Conflict Resolution for Cowards

How much time do you spend intervening in employee disputes?  According to one survey, managers spend, on average, 18% of their time – or almost a full day every week – intervening in employee disputes.  Another study revealed that 65% of performance issues result from strained relationships between employees.    And yet – how many managers receive any training in conflict resolution?

One of the most dreaded responsibilities for a boss is dealing with conflict.  A brewing conflict can turn the most confident manager into a sweating, shaking coward.  This is not surprising since most of us are – let’s face it – conflict avoiders.  Of course, conflicts are inevitable, most of which are the result of miscommunication, personality clashes, and authority issues.  Employees with different goals and perceptions can become territorial and develop personal vendettas, which can ultimately cause valued employees to disengage from their jobs – or leave them permanently.  And, it’s not just the people involved in the conflict that are affected.  A tense office vibe creates added stress for everyone.

Some managers choose to look the other way when they become aware of a conflict, in exchange for short-term peace.  But this will only make things worse in the long run.  At the first sign of conflict, managers need to decide if and when to get involved.  Jump in too soon and you won’t be giving your staff a chance to figure out their own solutions.  If you let a situation fester too long, employee morale and productivity could suffer.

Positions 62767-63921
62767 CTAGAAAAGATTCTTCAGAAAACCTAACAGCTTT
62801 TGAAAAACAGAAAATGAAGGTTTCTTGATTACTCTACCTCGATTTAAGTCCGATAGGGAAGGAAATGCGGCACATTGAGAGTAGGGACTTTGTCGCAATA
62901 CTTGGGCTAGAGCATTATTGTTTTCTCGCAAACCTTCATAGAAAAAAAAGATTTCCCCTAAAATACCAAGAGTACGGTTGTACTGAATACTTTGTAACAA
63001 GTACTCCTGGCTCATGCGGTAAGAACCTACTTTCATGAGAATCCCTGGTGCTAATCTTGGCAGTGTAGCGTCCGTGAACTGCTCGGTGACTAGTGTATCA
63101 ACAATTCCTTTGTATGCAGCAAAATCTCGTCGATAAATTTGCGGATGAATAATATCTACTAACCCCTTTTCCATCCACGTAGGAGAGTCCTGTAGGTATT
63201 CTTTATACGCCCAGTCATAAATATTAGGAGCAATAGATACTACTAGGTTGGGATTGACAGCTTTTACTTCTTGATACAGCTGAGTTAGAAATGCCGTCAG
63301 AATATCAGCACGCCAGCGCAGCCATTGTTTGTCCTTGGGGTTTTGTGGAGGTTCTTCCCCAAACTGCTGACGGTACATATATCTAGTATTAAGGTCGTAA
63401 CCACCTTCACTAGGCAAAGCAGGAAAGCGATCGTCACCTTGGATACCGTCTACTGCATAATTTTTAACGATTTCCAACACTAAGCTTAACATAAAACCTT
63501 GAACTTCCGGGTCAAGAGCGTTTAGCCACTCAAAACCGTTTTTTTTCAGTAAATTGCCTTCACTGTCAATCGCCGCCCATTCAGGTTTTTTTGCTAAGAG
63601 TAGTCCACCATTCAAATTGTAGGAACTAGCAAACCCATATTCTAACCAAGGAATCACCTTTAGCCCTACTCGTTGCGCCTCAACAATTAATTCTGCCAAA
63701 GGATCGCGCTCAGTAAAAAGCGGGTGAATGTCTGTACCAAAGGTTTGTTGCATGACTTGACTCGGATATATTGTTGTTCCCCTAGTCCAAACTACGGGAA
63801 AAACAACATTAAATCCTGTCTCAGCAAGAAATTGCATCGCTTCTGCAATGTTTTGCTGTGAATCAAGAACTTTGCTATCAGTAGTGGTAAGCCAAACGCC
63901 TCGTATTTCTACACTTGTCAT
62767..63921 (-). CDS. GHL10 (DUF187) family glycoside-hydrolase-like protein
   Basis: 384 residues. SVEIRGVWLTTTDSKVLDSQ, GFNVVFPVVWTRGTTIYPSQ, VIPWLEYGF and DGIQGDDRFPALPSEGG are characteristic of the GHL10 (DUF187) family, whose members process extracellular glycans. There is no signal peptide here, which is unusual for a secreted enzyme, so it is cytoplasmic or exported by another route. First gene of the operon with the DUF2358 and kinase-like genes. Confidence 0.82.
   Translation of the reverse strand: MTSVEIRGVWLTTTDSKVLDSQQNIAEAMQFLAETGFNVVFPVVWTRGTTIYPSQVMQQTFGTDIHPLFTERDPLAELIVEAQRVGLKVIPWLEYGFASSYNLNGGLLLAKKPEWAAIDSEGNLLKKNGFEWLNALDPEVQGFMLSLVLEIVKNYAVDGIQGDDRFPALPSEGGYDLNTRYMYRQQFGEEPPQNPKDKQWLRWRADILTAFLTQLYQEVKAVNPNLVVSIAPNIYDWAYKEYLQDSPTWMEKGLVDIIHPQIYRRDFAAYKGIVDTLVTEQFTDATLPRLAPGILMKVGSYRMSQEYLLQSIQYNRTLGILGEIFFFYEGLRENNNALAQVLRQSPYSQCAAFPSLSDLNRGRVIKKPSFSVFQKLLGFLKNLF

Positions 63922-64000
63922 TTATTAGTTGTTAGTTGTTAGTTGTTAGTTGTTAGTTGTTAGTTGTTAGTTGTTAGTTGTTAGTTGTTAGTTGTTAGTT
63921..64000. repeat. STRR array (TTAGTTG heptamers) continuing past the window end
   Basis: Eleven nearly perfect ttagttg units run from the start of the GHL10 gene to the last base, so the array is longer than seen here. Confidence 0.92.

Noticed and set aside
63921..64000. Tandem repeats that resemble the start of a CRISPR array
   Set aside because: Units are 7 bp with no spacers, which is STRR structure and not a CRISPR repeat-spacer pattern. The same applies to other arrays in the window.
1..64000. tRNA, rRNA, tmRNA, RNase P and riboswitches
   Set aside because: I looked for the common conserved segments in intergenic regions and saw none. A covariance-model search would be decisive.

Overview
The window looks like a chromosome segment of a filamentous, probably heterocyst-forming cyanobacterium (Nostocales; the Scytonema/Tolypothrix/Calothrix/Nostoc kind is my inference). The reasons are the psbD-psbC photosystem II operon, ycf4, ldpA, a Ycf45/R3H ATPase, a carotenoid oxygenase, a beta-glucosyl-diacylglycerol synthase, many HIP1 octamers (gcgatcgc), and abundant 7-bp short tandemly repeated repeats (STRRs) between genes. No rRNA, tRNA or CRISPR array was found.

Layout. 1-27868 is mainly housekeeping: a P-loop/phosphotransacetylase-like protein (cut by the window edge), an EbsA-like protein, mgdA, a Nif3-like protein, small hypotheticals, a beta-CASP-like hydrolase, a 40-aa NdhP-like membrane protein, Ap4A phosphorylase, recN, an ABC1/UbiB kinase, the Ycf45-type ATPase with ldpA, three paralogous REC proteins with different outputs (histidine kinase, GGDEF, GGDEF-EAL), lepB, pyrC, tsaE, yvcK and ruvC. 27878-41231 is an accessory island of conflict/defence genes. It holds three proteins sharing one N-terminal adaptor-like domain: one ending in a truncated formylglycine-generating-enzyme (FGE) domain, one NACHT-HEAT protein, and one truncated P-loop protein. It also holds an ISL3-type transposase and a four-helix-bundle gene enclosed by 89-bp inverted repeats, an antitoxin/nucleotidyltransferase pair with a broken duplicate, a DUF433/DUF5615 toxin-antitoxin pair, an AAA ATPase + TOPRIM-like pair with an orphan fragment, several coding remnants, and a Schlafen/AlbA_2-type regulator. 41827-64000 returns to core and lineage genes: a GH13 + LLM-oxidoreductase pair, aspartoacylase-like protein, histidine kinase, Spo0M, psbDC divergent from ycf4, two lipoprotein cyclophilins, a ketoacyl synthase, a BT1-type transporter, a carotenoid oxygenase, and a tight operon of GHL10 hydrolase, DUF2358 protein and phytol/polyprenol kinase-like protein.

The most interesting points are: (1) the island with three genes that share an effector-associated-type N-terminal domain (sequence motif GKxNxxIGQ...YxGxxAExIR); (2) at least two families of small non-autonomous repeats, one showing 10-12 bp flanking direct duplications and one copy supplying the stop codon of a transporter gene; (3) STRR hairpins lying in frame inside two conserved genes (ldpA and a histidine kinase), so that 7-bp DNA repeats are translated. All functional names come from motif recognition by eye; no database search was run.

If the parties involved aren’t able to come to a resolution themselves, try mediating the conflict.  Talk to each employee individually to get both sides of the story, with an attempt to get to the underlying issues.  Make sure to use active listening skills, such as attentive body language, good eye contact, and confirming responses, such as:  “Uh huh” or “Yes … go on.”  Ask each employee to repeat what they heard from the other to prevent misunderstandings.  Recognize that the problem presented is not always the actual problem because anger is often used as a defense to cover up fear or hurt.

As the mediator, you can help to de-escalate a conflict by calming both parties down.  According to Jim Melamed, a divorce mediator and trainer:  “You cannot effectively move toward conflict resolution until each participant experiences him/herself to be fully heard with regard to their perspective – what they want and why.”  Make sure to validate feelings and ask questions, such as “What troubles you most about this situation?”, “Can you tell me more about that?” or “What would you like to see happen?”   This type of open-ended questioning can help you to uncover the real issues.  Also, check to see whether the information you’ve received about the conflict is accurate and challenge assumptions made by both parties.  Don’t focus on blame or who is at fault for the conflict – focus on solving it!  Trust your intuition and let it lead the mediation process.   If you’re uncomfortable trying to mediate or the conflict can’t be resolved, consider bringing in a professional.  Whatever you do, don’t just ignore a workplace conflict, hoping it will go away.  It won’t!  Serious unresolved conflicts will poison the atmosphere, so it’s crucial to nip situations in the bud before they get contentious.